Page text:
Make the applicant feel important Talk to the applicant as though you were the only contact he would ever have with the University Compliment a good employment record Interrupt the conversation to keep interview on track Use active listening skills Relax and the applicant will relax Keep information given, confidential

Remember the applicants time is valuable Watch for gaps in work record Use application blanks and other data in planning the interview Make an outline in advance, of the main items of information you want to obtain during the interview Plan the time required for interview

Interview when worried, upset, ill or under stress Hold the interview in a noisy place Keep applicants waiting unnecessarily Give the impression of being abrupt or harsh Allow outside interruptions Seek information you already have

Antagonize the applicant Show emotion at any physical handicap Hurt the applicants feelings or destroy his faith in himself Forget that the applicant is sensitive to every word the interviewer speaks Appear to loose interest in the interview Pry into personal lives Break or delay an appointment Waste time on a long interview if the applicant is clearly not suitable

Fall into a set pattern of interviewing Conduct the interview in a haphazard manner

The Interview
Greet the applicant. Start the interview promptly. Open with a warm, genuine greeting and firm handshake. Offer the applicant something to drink. Outline the interview. Give the applicant an overview of the process, length of the interview and what to expect after the interview. Give the applicant a realistic job preview. Research suggest that realistic job previews increase employee retention because the applicant gets honest information at the beginning of the process. Present the applicant with a copy of the job description, physical requirements of the job and a list of the responsibilities of the position.

Equal Employment Opportunity Laws

Title VII of the Civil Rights Act of 1964 (Title VII) forbids employment discrimination based on race, color, religion, sex, or national origin; The Equal Pay Act of 1963 (EPA) protects men and women who perform substantially equal work in the same establishment from sex-based wage discrimination. The Age Discrimination in Employment Act of 1967 (ADEA) protects individuals who are 40 years of age or older against age based discrimination. Title I of the Americans with Disabilities Act of 1990 (ADA) forbids employment discrimination against qualified individuals with disabilities. The Civil Rights Act of 1991 provides monetary damages in cases of intentional employment discrimination.

Questions that are illegal

Questions regarding religion, church, synagogue, or parish, the religious holidays you observe, political beliefs or affiliations. Does your religion allow you to work on Saturdays?

If Job Requirement May Ask

This job requires work on Saturdays. Is that a problem?

Questions that are illegal

Regarding ancestry, national origin, or parentage; in addition, you cannot ask about the naturalization status of parents, spouse or children. Regarding place of birth.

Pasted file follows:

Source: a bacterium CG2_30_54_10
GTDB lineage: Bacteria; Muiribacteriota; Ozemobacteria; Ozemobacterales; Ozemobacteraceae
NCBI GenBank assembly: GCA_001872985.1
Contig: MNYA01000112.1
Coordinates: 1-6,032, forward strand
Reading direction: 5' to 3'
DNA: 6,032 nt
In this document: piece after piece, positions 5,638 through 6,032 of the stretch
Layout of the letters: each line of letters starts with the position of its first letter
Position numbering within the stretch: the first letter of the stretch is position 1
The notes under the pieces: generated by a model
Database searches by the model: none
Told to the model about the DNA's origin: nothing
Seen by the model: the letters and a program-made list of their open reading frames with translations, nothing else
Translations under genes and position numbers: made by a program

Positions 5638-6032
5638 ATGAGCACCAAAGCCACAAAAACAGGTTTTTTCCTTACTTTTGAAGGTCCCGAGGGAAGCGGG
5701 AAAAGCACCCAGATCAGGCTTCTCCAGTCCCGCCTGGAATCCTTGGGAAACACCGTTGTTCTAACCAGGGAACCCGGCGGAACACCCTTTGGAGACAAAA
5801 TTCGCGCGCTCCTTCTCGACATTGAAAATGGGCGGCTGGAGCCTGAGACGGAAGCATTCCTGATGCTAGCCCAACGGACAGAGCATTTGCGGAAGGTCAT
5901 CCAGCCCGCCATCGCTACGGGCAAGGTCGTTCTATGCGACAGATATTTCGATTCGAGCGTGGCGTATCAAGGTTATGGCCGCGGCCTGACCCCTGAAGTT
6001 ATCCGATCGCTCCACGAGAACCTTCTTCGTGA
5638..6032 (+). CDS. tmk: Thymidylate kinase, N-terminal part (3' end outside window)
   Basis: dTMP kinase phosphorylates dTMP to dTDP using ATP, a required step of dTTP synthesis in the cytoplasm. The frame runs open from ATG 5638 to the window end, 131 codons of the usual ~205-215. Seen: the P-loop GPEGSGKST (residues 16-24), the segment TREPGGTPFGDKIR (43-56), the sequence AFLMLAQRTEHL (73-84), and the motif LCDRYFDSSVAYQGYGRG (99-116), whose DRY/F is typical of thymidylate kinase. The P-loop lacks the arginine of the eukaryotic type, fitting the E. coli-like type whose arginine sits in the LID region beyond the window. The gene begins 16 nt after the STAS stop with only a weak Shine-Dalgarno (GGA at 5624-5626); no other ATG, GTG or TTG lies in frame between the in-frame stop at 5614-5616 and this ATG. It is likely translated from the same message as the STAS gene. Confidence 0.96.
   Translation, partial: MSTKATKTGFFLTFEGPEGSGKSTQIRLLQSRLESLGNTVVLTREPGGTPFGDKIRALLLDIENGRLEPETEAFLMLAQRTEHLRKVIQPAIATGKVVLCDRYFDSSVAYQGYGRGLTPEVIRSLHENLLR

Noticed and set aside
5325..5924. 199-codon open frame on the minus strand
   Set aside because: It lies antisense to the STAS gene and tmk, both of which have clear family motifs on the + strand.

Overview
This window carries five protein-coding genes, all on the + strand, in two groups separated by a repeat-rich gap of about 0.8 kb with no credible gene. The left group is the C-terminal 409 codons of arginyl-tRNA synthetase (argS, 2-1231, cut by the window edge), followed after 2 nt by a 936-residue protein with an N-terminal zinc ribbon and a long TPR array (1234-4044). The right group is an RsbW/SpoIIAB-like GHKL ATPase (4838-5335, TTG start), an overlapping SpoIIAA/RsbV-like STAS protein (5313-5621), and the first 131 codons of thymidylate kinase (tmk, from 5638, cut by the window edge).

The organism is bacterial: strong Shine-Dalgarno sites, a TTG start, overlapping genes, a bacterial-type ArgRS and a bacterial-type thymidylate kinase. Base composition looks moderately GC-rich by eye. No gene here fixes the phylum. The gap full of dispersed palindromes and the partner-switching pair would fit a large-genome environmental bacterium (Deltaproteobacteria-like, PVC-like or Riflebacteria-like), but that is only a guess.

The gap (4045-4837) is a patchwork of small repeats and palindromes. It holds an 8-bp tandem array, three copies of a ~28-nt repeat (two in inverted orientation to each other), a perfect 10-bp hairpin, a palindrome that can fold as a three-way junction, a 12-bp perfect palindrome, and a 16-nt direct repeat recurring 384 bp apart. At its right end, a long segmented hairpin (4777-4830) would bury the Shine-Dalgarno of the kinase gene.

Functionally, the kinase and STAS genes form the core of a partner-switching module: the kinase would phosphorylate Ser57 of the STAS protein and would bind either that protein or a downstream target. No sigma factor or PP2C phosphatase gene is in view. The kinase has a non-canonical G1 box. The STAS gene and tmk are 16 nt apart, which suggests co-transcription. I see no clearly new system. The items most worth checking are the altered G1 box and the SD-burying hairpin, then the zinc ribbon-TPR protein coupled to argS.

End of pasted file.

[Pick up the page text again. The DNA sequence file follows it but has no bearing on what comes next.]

May Ask
Are you authorized to work in the United States?

Questions that are illegal

May not ask about your native language, the language you speak at home, or how you acquired the ability to read, write, or speak a foreign language. You indicated on your resume you are fluent in German, French and Spanish. How did you manage to learn all of those languages?

If required for the Job may ask

What languages are you fluent in

Questions that are illegal

May not ask about age, date of birth, or the ages of children. May ask whether you are over eighteen years of age.

Questions that are illegal

May not ask about maiden names or whether you have changed your name; marital status, number of children or dependents, or spouses occupation; or whether (if you are a woman) you wish to be addressed as Miss., Mrs., or Ms.

May ask
How would you like to be addressed (a common courtesy) and if you have worked for the University before under a different name.

Questionable Interview Questions

In a scene from the first episode of The Mary Tyler Moore Show, Lou Grant is interviewing Mary for a job. Lou: So, Mary, what religion are you? Mary: You cant ask me that, Mr. Grant! Its against the law. Lou: Wanna call a cop?

Pitfalls to Avoid
In order to gain information without asking specific questions, many interviewers use the tell me about yourself approach, hoping that the applicant will tell all about spouse, kids, working on weekends, and so on.

Dangers of this approach

Say the applicant is a woman who tells the interviewer she is divorced and has children. Another person is hiredperhaps equally qualified who is single. The first applicant, desperate for the job, becomes angry and files a complaint saying that the employer learned during the interview that she was divorced and had children and was not hired for that reason.

Even though the interviewer did not ask for the information, the fact is, the information came to light during the interview. If she files suit, it is then up to the employer to prove that the information was volunteered and not used as a basis of discriminatory actions, It is the interviewers responsibility and in the Universitys best interest that you stop the applicant from volunteering illegal information.

What to do when illegal information is out

First, stop the flow of information and tell the applicant not to bring up the subject again. Courteously explain that the University does not base its hiring practices on that particular subject area. Specifically state that a decision to hire is never based on age, gender, race, or whatever subject was brought up.

Dont assumeask specifics

We are open to the public from 8:00 a.m. to 5:00 p.m., and because of a small staff, its important that everyone be here daily and on time. Is there anything that would prevent you from being at work on time and on a regular basis? We feel that the first six months on the job is your training period. Because of the expense and time invested in our staff we are looking for people who give the University a commitment in return. Is there anything that would prevent you from staying with the University for a minimum of two years?

Be sure the requirements are reasonable and required of each applicant for the particular job. If a job takes one to two weeks of training, and the typical employee rarely stays over six months, we could be on shaky ground with the EEOC if your excuse for not hiring someone was the expectation tat they would be transferred with a spouse within a year, particularly a spouse in the military service.

Ask everyone the same, job-related questions and youll have little to fear if a rejected candidate has a legal bone to pick with your hiring practices.


Human Resources Training website for additional classes.